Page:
Found in the fine print of a contract that you probably signed shortly before you started work or on your first day, could be an arbitration clause. These have recently proliferated.
In the employment context, collective actions have long allowed you and co-workers to band together when the individual amounts are small in wage and hour claims. Failing to pay for prep work before you punch the clock might only amount to a couple thousand dollars for you. Combine your case with 100s of others who also completed off-the-clock work and you get your employer’s attention. But an arbitration clause requires you to resolve employment issues individually.
Arbitration clauses: Why are they in the interest of an employer?
The short answer is that they can reduce litigation expenses. The scope is impressive and these clauses are a part of employment agreements covering 25 million people across the country.
The validity of these arbitration clauses was the issue on the first day of the U.S. Supreme Court’s new term. Two federal laws conflict – the National Labor Relations Act (NLRA) and the Federal Arbitration Act (FAA). The first arose out of the New Deal era and gives employees the right to “concerted activities” design to achieve “mutual aid or protection,” collective actions. The second came into effect in the 1920s and it says arbitration agreements “shall be valid, irrevocable and enforceable.”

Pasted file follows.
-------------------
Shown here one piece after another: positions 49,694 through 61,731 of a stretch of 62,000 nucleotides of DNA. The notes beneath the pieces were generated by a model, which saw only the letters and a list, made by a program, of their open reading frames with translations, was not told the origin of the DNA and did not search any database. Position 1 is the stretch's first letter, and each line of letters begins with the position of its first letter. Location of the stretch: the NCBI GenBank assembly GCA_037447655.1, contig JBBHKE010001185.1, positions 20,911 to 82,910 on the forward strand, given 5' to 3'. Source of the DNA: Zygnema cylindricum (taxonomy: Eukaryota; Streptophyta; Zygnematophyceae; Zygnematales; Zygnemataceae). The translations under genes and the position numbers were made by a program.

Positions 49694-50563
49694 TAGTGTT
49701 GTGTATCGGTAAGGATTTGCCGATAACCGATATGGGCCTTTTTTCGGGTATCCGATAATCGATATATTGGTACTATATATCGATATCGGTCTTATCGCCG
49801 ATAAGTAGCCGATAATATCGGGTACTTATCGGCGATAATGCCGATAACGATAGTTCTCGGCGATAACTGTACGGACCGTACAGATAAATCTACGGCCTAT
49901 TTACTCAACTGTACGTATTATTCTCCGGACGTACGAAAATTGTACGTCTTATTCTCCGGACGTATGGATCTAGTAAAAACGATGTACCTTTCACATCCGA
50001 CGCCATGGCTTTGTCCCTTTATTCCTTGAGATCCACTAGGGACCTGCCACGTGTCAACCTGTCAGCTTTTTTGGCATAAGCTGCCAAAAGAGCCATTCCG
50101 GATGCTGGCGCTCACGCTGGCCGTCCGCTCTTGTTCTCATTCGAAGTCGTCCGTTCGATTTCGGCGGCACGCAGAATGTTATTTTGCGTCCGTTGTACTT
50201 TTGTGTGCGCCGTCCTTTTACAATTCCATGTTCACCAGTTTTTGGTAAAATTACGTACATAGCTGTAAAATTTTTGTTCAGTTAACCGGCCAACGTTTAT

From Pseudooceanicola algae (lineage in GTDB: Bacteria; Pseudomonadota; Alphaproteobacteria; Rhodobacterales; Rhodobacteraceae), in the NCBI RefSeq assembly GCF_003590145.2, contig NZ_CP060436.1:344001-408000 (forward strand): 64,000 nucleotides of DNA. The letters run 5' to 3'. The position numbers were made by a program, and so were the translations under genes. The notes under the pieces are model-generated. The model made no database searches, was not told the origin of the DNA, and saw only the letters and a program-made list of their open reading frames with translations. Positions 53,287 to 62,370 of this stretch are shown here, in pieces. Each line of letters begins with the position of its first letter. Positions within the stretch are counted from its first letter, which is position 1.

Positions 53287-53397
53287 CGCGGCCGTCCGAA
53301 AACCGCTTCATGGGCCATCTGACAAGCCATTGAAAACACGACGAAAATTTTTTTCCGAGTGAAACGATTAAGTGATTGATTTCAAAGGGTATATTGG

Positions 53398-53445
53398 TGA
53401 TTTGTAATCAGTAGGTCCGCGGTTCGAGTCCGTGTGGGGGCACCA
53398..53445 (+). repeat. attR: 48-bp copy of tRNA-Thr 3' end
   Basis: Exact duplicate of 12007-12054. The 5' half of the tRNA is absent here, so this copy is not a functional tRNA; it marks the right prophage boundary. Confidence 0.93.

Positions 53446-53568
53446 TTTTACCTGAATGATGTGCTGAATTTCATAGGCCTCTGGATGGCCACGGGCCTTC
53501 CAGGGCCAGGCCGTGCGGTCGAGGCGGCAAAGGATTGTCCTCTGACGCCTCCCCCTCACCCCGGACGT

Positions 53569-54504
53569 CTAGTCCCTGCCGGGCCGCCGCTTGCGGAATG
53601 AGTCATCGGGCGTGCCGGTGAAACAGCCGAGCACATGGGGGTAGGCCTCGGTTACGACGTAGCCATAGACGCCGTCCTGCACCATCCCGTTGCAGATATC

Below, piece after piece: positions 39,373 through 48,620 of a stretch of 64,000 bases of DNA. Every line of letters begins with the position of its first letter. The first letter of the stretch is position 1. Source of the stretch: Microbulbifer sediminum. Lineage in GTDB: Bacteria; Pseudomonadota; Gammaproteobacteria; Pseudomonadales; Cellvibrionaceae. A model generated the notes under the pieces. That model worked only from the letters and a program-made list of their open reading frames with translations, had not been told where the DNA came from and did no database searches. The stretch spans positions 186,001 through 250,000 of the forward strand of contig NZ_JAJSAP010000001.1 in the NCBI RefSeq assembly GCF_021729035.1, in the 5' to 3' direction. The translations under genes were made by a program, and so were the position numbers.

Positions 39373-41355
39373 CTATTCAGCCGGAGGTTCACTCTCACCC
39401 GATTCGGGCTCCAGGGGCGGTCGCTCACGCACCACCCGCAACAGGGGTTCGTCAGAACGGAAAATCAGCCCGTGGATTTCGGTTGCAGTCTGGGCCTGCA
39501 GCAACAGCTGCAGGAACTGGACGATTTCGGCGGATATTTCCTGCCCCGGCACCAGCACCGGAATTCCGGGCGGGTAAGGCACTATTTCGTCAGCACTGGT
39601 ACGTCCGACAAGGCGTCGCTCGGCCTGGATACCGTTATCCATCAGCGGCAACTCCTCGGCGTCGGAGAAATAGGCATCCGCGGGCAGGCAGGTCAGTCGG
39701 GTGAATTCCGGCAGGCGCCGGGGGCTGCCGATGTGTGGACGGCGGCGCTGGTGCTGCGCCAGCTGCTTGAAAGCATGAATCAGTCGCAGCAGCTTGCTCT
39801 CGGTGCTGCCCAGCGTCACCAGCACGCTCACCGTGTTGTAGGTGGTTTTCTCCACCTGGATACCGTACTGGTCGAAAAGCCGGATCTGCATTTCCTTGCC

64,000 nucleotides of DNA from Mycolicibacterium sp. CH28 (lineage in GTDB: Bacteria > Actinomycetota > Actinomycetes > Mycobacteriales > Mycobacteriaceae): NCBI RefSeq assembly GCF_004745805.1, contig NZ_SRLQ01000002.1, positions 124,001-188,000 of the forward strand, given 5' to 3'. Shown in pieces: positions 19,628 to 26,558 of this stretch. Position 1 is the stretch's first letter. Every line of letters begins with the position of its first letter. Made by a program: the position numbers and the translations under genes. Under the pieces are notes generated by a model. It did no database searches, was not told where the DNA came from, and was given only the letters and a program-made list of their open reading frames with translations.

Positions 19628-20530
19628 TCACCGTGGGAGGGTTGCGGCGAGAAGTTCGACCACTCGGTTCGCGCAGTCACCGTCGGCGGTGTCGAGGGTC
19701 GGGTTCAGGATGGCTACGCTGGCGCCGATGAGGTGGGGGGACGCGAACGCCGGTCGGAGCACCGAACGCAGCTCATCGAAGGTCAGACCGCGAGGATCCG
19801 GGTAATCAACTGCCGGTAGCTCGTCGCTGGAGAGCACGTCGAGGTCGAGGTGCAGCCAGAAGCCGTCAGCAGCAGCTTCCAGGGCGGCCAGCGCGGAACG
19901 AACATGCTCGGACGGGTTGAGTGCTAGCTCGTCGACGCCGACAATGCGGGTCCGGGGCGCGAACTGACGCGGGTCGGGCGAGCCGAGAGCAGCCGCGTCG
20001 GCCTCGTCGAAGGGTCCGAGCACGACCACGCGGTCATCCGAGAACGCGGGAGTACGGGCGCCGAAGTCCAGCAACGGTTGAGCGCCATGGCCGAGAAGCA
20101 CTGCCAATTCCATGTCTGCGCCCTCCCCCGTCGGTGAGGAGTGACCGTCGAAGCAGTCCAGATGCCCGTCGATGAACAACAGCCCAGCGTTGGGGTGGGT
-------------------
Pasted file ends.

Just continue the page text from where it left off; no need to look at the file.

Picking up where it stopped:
Justice Ruth Bader Ginsburg pointed out that in one of the consolidated cases; the employee’s claim was worth $1,800 – the costs of arbitration outweighed the individual claim. She suggested that the NLRA corrected the imbalance between employers and employees by allowing employees to band together in bringing claims.
An interesting line of questioning by the chief judge included a hypothetical about the validity of an arbitration agreement requiring an arbitration forum that allowed collective arbitration when at least 50 employees joined the arbitration. This might not violate the NLRA, but it is probably not common.
The court in recent years has favored arbitration. A ruling for the employers does not mean wage and hour cases would no longer be enforced.
The Department of Labor or Michigan’s Department of Licensing and Regulatory Affairs (LARA) Wage and Hour Division could still pursue wage law violators. Employees covered by arbitration clauses could also bring their claims individually – these would probably only be in the more egregious cases.
Collective actions, however, accounted for $467 million in wage law violations in 2013. This was much more than the federal or state agencies collected through enforcement actions. Depending on how the court rules, it could become more difficult to fight wage and hour violations.
At Nacht Law, we stand up against injustice and inequality in the workplace. If you are concerned you have not been paid fairly, seek legal advice from one of our experienced employment law attorneys. There will remain avenues to seek relief when an employer acts unfairly regardless of how the high court rules.